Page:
For towns hoping to preserve any period of history, the trick is maintaining authenticity: castles, churches, shops, and streets – all must fit the time.
Another aspect of historic accuracy that most centuries-old villages take seriously is business signs.
Nobody wants to see McDonald’s anachronistic arches in the middle of a Medieval treasure like Tallinn’s old town, but to be fair, most of the shops and restaurants thrive or fail on the tourist trade. So the question is: how to find a balance between what works aesthetically and what advertises the business?
Few people could read in the Middle Ages, so signs had to be symbolic and easily understood. And the merchants of Tallinn have risen to the challenge and created artistic, eye-catching signs to grab tourists’ attention.
Whether advertising pretzels, beer, or coffee …
James & Terri
I love these. Still smiling as I type. I apologize for not recalling where you have previously found some of these interesting shop signs. Simple but oh so effective and smile inducing.
Thanks Sue. Some of the best were in Germany: specifically Rothenburg and Bacharach. Those Germans have the quaint Medieval village down, but the Estonians do an excellent job as well. ~James
you are right sometimes less is more – and the opening sign is my fav – glad these have been preserved
I like that photo as well Yvette. In fact, I’ve seen a similar sign in Rothenburg’s old town. Given all its curves, I’m sure that it was difficult to make. ~James
truly an art to make…. and again, beautiful *(and thx for the reply J)
What lovely creative signs! Your posts have made me regret I passed over an opportunity to attend a congress in Tallinn a couple of years ago. It wouldn’t have been a direct flight, but mostly I thought the experience would be a bit bland. Ha! one should always venture beyond more beaten paths.
Bea, if you get another chance to visit Tallinn, I don’t think that you’ll be disappointed. Of course, like most post-Soviet cities in Eastern Europe, there are bland parts of town, but Tallinn’s historic area plus the modern center is very cool. A hotel in one of these areas will put you within walking distance to all the good bits, and it has a very nice vibe as well. ~James
Yes, thanks for all the enticing information: you’ve very much put it on the map for me.
Having laptop issues this morning so hopped on the Reader on my phone and what do I find? Love it! A bit of serendipity. Love to you both xx
Jo, you must have seen lots of these old-town signs on your travels in Europe as well. I love the concept that they work for non-readers as well as foreigners who don’t speak the local language. I can’t tell you how many times in my travels that I’ve ordered a meal by pointing to a picture on a sign board or menu. ~James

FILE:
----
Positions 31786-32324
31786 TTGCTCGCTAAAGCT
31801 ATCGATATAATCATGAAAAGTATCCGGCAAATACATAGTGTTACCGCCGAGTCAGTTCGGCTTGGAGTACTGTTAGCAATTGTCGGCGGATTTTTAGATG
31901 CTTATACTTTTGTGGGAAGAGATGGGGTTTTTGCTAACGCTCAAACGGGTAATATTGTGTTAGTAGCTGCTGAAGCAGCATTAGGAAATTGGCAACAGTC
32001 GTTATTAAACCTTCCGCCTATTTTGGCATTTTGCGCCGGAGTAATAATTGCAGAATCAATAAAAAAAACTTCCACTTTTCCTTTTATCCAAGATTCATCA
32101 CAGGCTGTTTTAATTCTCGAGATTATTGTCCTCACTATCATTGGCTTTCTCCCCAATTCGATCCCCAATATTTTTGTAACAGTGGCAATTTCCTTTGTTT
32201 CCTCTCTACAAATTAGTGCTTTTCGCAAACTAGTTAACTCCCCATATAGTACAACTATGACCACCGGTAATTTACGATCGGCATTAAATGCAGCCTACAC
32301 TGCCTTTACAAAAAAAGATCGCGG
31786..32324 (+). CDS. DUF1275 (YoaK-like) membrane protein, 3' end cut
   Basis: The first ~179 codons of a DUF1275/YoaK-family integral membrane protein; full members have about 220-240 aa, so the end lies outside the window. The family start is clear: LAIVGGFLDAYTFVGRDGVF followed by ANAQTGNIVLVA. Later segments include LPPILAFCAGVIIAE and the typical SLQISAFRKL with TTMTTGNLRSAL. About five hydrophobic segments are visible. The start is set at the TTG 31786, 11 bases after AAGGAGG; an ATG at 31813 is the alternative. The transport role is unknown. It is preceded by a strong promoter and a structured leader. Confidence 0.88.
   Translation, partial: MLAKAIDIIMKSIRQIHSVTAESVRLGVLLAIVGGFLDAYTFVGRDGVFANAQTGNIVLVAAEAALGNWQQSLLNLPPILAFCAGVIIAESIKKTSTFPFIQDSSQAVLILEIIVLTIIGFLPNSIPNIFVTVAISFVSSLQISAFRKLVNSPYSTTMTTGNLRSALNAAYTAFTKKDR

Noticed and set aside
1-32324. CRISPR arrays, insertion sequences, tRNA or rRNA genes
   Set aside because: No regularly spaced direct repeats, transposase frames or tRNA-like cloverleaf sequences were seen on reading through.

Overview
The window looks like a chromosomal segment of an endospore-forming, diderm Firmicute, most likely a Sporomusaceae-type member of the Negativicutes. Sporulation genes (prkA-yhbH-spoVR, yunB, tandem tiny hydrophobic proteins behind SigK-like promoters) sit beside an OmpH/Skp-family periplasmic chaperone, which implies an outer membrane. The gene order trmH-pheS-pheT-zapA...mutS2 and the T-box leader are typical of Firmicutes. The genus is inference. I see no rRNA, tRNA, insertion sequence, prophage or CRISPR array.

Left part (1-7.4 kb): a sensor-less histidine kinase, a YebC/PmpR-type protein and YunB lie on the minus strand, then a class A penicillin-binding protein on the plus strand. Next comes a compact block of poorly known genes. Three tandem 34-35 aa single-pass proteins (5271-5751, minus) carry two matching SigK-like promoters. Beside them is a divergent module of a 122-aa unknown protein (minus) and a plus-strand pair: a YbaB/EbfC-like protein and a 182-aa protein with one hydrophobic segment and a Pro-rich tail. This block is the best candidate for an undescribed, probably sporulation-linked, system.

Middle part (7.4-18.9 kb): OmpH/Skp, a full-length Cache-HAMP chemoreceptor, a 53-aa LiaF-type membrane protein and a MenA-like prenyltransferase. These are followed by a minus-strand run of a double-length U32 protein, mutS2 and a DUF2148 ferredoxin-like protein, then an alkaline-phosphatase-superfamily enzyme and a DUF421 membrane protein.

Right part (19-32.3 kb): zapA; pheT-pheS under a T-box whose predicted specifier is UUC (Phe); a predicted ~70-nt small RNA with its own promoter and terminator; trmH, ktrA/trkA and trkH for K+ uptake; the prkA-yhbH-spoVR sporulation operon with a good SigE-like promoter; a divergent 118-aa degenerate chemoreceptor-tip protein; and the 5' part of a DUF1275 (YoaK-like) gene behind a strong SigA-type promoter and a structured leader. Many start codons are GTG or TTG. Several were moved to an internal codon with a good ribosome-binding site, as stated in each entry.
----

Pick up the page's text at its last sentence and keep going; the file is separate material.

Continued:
Love the boot too.
Peggy, I’d never seen anything like this boot, and I was impressed. It must have been 5 ft long, and was a bit of metal-work genius. Very eye-catching. ~James
So much fun and so much more universal than words. Not language specific. Good post!
Thanks Peta. Your point about universal language is a good one. As a traveler, I’m sure you’ve used simples signs many times. I know that when I travel, I need all the language help I can get. ~James
Love all of these, such creativity used in designing a sign reflective of what’s inside. I am a bit of shoe hound so of course, the boot is my favourite!
You would have loved this posh little shop Lynn. The sign was wonderful, but the styles and prices were well out of our reach – at least for a couple of travelers who needed sensible shoes for negotiating all those cobblestone streets and alleys. 🙂 ~James
These signs are great and so clearly advertise what you’ll find inside. Fun!
Thanks Juliann. I love the simplicity of these signs as well as the artistic qualities. As I drive along the interstate I think that there certainly must be a lesson here. ~James
I love the old signs in European Cities and towns. They so clearly show what is for sale.
Thanks for the comment Terry and for dropping by the blog. As a traveler, I also appreciate that these signs work in any language; simplicity at its best. ~James
I want the shoes as a rainspout at our house! 🙂 –Curt
Curt, this craftsman not only has talent, but has a sense of humor as well. This sign was my fave for sure. ~James
Cities today force me into ocular overload. With every sign competing for our immediate attention, symbols so easily recognized, no name is needed. I love the simplicity of these signs and I agree, the boot is the best!
I agree Laura. I feel that so much of the advertising we see in the US is more of an assault than anything else. It ends up being a spiral that can only go up and up. There are so many signs and notices that in order to really get my attention, something has to be over-the-top. Were does it end? Simple and clever always work for me. ~James
These old signs are perfect. I especially like the boot!